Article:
Super Human Exoskeleton

A good long while ago, I was laid up in bed trolling Netflix for my latest fix.  I found a documentary called Make Me Superhuman.  This video was about exoskeletons, a la the film Elysium.  This documentary stuck with me for a while and the idea of exoskeletons became amazing to me.

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I was extremely happy to see this crop up in the science/technology world.  Daewoo Shipbuilding and Marine Engineering employed the use of 61 lbs frames made of carbon, aluminum, and steel that are operated by electric motors and hydraulic joints along with a three hour battery.  These suits allow workers to carry an extra 70 lbs, and they don’t even notice the weight of the load or the exoskeleton itself, which moves with the wearer’s natural motions.

The suit has more positive implications than just bearing a heavy load and keeping exertion low – it allows workers to manipulate heavy objects without the hassle of getting tired.  Dealing with large, heavy pieces of metal and trying to get them into a specific place is tricky, but with the suit workers can focus on the placement of the objects which is important for ship building.  The suits also have the ability to have small cranes attached to them, allowing workers to really get their lift on.  The company said their goal is to take the lifting capacity to over 220 lbs, which would be an amazing feat of engineering – especially if the suit bears almost 100% of the load.

While workers were positive about the suits, there are some issues that still need to be worked out:

  • More weight.
  • Able to move faster.
  • Better maneuverability on sloped and slipper surfaces
  • Being able to twist.

Deviating from the article, some things about exoskeletons that I have learned:

  • Batteries are the primary element of the suit that is holding the technology back.  Most packs only offer several hours at most, when we need suits that could possible last days.  Longer battery life would benefit those who work long periods from sources of power.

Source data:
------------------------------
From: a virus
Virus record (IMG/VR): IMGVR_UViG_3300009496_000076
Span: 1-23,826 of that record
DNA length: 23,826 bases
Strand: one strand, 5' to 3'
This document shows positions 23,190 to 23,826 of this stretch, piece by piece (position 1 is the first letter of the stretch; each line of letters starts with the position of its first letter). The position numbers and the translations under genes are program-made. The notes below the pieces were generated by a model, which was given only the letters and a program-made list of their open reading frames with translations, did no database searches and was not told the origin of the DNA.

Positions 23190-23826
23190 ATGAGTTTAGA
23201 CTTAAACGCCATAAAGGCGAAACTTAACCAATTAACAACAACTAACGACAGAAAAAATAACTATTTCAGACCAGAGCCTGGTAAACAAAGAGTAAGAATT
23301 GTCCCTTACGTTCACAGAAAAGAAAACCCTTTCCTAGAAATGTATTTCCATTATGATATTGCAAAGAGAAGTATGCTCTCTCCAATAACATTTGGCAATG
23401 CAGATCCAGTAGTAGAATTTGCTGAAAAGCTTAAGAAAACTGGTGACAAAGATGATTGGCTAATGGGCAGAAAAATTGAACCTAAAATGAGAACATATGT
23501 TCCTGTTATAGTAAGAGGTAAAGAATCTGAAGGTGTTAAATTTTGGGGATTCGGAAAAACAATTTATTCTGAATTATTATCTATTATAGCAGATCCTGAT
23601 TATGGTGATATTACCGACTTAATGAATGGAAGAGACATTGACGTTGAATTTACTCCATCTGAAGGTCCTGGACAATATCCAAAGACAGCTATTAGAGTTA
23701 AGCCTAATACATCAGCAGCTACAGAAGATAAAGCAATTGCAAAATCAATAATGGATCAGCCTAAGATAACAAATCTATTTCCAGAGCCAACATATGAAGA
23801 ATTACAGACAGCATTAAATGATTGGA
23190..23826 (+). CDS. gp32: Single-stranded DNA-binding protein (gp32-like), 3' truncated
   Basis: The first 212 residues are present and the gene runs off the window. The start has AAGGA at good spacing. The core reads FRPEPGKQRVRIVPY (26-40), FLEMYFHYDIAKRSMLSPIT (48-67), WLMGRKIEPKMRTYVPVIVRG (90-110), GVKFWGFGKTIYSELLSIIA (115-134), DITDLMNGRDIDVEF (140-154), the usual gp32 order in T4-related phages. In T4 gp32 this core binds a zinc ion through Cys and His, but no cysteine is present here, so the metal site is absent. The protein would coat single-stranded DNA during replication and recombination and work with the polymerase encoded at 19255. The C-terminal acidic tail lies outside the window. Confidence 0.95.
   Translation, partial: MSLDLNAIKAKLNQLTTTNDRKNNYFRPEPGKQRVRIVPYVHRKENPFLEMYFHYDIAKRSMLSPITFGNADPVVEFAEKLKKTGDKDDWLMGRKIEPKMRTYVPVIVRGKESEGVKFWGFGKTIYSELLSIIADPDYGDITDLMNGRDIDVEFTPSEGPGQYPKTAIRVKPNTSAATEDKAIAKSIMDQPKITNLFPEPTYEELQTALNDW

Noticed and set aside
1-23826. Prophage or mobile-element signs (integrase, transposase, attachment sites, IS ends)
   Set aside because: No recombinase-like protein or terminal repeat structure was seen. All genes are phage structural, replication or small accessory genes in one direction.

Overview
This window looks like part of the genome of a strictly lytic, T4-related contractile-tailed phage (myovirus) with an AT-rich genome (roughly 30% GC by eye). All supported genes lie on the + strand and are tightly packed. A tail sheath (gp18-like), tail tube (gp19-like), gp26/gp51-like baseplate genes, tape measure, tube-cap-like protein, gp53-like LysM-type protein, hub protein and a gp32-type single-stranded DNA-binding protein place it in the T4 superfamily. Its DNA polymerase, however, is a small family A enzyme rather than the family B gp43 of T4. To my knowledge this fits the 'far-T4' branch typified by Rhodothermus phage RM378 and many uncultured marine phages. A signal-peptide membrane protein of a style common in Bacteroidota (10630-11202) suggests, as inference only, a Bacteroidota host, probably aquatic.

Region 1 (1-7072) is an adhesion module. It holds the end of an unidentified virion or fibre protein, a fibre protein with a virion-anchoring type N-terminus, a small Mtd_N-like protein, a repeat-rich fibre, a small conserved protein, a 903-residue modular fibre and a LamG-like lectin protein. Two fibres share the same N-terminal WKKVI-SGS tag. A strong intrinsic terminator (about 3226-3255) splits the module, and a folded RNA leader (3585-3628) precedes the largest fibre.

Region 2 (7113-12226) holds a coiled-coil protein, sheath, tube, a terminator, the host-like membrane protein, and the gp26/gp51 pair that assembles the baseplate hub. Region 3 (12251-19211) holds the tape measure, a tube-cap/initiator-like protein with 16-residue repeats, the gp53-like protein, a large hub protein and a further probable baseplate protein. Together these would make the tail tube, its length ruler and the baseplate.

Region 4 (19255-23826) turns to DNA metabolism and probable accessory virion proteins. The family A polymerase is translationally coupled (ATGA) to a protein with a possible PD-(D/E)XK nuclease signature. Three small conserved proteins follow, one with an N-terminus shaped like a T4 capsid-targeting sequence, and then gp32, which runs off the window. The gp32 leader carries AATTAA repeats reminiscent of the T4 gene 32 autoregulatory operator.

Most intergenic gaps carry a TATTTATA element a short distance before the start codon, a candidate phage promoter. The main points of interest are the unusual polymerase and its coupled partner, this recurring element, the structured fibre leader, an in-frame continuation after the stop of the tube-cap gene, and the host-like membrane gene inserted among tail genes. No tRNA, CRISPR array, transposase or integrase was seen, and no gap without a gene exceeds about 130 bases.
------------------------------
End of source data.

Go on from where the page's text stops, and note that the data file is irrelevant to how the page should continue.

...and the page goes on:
• Exoskeletons exist from a necessity to address problems with paralysis.  Paralyzed patients have been testing exoskeletons for years and they generally love the suits, but are held back by batteries.
  • I don’t think we will see exoskeletons like the ones in Elysium that are surgically implanted, but we may!  Surgically implanted technology is a common belief among certain scientists.  We will evolve through technology and not nature.
A worker picking up a large piece of steel and holding it steady with a crane attachment.
A worker picking up a large piece of steel and holding it steady with a crane attachment.
Matt Damon's exoskeleton in Elysium allowed him to lift really heavy objects, fight, and move really fast.  Are we heading that way?
Matt Damon’s exoskeleton in Elysium allowed him to lift really heavy objects, fight, and move really fast. Are we heading that way?

 

Showing off: an exoskeleton makes lifting a cinch.  Try lifting one bowling ball with your arm fully extended!
Showing off: an exoskeleton makes lifting a cinch. Try lifting one bowling ball with your arm fully extended!

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